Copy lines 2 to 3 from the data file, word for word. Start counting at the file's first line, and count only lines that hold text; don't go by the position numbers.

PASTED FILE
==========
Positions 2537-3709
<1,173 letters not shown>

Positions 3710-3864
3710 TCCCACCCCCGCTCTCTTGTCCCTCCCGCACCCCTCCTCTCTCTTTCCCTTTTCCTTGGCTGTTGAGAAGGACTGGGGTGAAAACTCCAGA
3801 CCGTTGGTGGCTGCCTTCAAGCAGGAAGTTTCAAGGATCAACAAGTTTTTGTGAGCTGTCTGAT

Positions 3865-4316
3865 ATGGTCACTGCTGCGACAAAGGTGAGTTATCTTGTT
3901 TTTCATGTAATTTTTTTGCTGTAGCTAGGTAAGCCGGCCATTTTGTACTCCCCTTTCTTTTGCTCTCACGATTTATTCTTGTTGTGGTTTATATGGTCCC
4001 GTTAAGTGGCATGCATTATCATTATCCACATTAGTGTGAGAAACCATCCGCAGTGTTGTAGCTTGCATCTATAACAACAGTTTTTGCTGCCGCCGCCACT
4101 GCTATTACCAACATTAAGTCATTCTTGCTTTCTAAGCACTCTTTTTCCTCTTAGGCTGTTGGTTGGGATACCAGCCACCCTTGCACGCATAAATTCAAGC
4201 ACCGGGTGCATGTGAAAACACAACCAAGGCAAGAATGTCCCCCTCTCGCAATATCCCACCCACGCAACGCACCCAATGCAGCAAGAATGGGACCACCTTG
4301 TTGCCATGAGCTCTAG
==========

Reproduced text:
<1,173 letters not shown>

Positions 3710-3864